Yeah right. Ryan I’d just add one thing onto Jay’s commentary. You have to kind of parse the supply chain challenges into the two businesses too. Products and Solutions is faced with component shortages that are challenging our ability to deliver and taking our delinquent backlog up and we addressed that just now and in the commentary. It was what we expected frankly, maybe a little tougher actually at the margin. I think looking out through the remainder of the year, just as we said before, we expected it to continue to be difficult and we still expect it to continue to be difficult.
At ADI, it’s a different story, the supply constrain is with our suppliers and I would say incrementally that is, has gotten a little more challenging over the last couple of quarters, to the point where ADI’s revenue growth in this quarter was constrained a bit by their inability to get product that they had orders for, and that’s a little bit different right, just because of the different dynamic of the business.
Other than that, I’d just add that those finished good products that come into ADI are being impacted because of semiconductors for the most part, so just a different part of the chain where everybody is getting hit. And, but I’d say again with ADI, even though they have continued to increase their backlog, delinked the backlog too, I think the relationships are strong with their supply base, their principles that’s helped in terms of getting our fair share of the supply to them and you see it in the results.
And again, the same I think is with P&S. And we’ll just continue to grind it out this year. If you ask my best opinion today, I think 2023 is going to be a different type of year out there. But right now, this year is going to be a continued grind, but I’m very pleased with the team, of their efforts and successes that they’ve been able to achieve and you can see it in the results.
Okay. Yeah most of the companies I follow are saying what you’re saying, it’s actually a little bit tougher out there and the supply chain hasn’t got much better.
Alright, it depends on who your… [Cross Talk]
Sorry to interrupt you, but it depends on who you are married too. There are some suppliers that as I said are getting a clear, little more predictable, others are not. It just depends on who it is.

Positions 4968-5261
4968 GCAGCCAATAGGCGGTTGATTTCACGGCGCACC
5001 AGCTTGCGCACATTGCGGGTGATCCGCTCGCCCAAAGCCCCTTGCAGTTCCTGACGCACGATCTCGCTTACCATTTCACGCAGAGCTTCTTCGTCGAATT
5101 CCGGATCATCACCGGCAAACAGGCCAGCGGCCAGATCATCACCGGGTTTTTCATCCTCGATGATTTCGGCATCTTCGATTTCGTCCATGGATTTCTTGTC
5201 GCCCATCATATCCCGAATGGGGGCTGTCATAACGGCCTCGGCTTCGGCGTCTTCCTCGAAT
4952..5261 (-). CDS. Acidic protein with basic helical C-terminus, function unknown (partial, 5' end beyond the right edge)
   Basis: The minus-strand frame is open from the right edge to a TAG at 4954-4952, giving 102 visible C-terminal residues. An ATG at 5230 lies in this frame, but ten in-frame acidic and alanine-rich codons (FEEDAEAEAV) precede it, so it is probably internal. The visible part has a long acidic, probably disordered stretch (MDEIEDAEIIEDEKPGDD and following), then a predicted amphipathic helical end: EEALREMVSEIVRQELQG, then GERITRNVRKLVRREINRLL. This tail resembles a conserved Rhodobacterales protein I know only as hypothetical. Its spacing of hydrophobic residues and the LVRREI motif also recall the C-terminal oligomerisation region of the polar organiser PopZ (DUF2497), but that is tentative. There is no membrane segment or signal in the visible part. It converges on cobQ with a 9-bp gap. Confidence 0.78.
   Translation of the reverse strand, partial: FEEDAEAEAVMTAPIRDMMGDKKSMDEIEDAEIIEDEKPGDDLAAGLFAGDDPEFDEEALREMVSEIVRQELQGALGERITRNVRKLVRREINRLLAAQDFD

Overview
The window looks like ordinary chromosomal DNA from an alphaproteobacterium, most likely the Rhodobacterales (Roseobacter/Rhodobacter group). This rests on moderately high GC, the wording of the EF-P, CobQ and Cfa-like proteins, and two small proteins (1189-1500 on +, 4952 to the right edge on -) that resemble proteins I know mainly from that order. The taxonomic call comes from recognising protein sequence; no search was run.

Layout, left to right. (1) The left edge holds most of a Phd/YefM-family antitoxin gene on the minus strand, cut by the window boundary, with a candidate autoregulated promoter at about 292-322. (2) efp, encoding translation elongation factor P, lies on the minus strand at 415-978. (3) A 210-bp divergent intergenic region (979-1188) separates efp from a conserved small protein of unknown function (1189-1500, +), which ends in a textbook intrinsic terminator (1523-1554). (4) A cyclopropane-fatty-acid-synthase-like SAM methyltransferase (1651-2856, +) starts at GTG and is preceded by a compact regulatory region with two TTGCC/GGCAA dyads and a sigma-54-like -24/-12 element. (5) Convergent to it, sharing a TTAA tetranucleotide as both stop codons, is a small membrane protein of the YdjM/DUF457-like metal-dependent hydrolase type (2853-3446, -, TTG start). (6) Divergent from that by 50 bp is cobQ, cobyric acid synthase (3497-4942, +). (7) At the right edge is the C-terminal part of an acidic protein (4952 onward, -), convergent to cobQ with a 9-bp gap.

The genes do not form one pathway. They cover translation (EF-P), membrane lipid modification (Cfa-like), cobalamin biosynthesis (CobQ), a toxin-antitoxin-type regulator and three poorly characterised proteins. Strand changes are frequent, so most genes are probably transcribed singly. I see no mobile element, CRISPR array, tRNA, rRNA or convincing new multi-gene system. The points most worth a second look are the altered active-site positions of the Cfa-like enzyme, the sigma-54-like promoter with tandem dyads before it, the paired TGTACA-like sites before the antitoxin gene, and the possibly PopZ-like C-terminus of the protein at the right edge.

Yeah, okay. You know that’s helpful, and then on the full year guide, I think previously it included flat volumes. What are you assuming now?
Ryan, pretty much the same. I mean if you’re asking the products business, pretty much the same. Volumes were down a little bit in Q1. We expected volumes to be down in Q1. Pretty much all of that was traceable to a couple of expected migrations if you will in the security business. We had less radio business and we knew that AMEA was going to be a little bit soft and because we haven’t delivered our newest products there yet, and those things came to fruition. But for the full year it’s not different than what we said a couple of months ago. We think it’s going to be flattish, maybe up a tiny bit.
Rob’s business is a little bit different. I mean, he did see a little bit of expansion in volumes in Q1. Sorry, I should be more specific. ADI is a little bit different. We did see some volume expansion in Q1 and I think we are continuing to expect some modest volume expansion over the course of the year.
Yeah again, I hate to keep throwing it back, but the supply chain had a lot to do with it.
Yeah. Okay thanks, I’ll pass it on.
Up next we’ll take a question from Ian Zaffino, Oppenheimer.
Hey! Good afternoon guys. This is [Inaudible] on for Ian this afternoon. Just the first question I had as it relates to the full year outlook. Would you be able to just walk us through sort of the volume and price assumptions I guess in the ADI segment that you sort of touched on before.
You know I think when you’re looking out over the course of the year with the dynamics of this kind of market, what I just described I think is pretty much as far as we can go. We’re looking at the products and solutions business and for the full year we expect volumes to be you know roughly flat, maybe up a tiny bit. For ADI we expect volumes to be up incrementally more than that. Underpinning those assumptions are continued supply chain challenges in both businesses, such that if we didn’t have those supply chain challenges we would see incrementally stronger growth in volumes.
Okay, great, that makes sense. And then sort of on the competition side, the products and sales have sort of called out its softness and security products. Are you seeing any notable changes in the competitive dynamics in that market or is that sort of just a function of the supply chain right now?
A – Tony Trunzo
Yeah, I mean I wouldn’t say there’s any changes in the competitive environment. We’ve got some – we introduced some pretty dynamic new products in the U.S. into our security – products security portfolio last year and actually – yeah, last year and they’ve done really well in the marketplace and that’s helping to drive that market in a positive direction. We have the migration of radios…
A – Jay Geldmacher
Associated with the 3G migration in 2021 that created some incremental demand and some incremental revenue. We expected that to begin to tail off and indeed that’s been the case, and then the same you know as I said in…